Torrential rain didn’t dampen the spirits of the students, academics, and politicians who gathered on Parliament grounds on April 11 in a rally demanding that the postgraduate student allowance be restored.
The crowd gathered under the trees on Parliament lawn to hear speeches from postgraduate students who spoke about their experiences.
Postgrad students often have to juggle one or multiple jobs with full-time study just to afford the costs of living, let alone the steeper costs of postgrad study itself.
Many of them also have dependents or deal with health issues because of study-related stress.
Outdoor education and sustainability student Monica Bean said she was not currently pursuing a Masters because of the lack of allowance.
“It’s just not feasible right now. I need to get my Masters to specialise in the areas I want, but if there was a postgrad allowance I’d be able to do it.”
The petition to restore the allowance has garnered 5,500 signatures so far and was handed over to Green MP Chloe Swarbrick by the New Zealand Union of Students’ Associations national president James Ranstead.
“The cost of being a student increases year by year,” said Ranstead.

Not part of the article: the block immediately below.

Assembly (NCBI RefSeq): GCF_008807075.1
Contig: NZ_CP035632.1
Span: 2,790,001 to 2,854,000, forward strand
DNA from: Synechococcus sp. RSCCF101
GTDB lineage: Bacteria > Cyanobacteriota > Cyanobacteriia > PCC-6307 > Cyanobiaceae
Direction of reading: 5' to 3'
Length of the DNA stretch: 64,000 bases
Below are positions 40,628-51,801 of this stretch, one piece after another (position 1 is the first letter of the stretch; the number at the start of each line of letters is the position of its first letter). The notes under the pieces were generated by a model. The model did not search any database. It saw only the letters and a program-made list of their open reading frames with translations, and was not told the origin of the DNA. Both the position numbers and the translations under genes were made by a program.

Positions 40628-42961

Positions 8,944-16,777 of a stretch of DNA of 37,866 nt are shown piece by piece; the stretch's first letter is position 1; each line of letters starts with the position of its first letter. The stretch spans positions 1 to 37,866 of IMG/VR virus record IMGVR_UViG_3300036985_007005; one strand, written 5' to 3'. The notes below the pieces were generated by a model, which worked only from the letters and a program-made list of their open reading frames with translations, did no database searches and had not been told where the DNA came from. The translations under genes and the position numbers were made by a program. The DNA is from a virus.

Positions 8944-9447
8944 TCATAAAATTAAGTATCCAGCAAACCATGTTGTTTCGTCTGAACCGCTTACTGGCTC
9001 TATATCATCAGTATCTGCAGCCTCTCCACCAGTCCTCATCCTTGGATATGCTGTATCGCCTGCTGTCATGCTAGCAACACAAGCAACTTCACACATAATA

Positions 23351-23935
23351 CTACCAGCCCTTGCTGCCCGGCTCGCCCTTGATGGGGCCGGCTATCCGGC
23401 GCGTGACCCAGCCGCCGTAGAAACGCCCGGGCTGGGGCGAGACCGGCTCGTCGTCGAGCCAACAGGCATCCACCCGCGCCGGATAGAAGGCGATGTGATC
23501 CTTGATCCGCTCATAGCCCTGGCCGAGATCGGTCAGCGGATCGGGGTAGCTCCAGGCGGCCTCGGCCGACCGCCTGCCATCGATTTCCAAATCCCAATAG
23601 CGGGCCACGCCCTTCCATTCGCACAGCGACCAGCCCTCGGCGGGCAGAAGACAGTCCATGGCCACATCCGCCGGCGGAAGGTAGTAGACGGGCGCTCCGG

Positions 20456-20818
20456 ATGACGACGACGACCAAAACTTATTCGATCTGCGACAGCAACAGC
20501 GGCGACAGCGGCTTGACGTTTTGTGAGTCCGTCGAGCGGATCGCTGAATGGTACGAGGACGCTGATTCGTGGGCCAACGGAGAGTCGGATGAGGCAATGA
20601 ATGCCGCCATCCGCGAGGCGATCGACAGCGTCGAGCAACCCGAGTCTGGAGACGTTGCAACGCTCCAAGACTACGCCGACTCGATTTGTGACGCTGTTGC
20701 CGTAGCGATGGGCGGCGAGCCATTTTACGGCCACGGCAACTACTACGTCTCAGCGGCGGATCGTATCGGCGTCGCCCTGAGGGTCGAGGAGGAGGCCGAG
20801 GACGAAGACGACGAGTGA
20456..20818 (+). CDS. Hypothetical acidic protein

“This petition is about fairness and about holding our politicians accountable.”
Labour promised to restore the allowance in their 2017 election campaign but have not yet done so.
Tertiary Education Union (TEU) president Michael Gilchrist said postgraduate students were the ‘workhorses of research’ in New Zealand.
Swarbrick said postgraduate study should be fully accessible for students to contribute to society.
She also said it was important that students be equipped to solve the problems of the future.
“Politicians won’t solve climate change or the housing crisis—future generations of researchers and experts will. Change comes when all of us stand up and demand better.”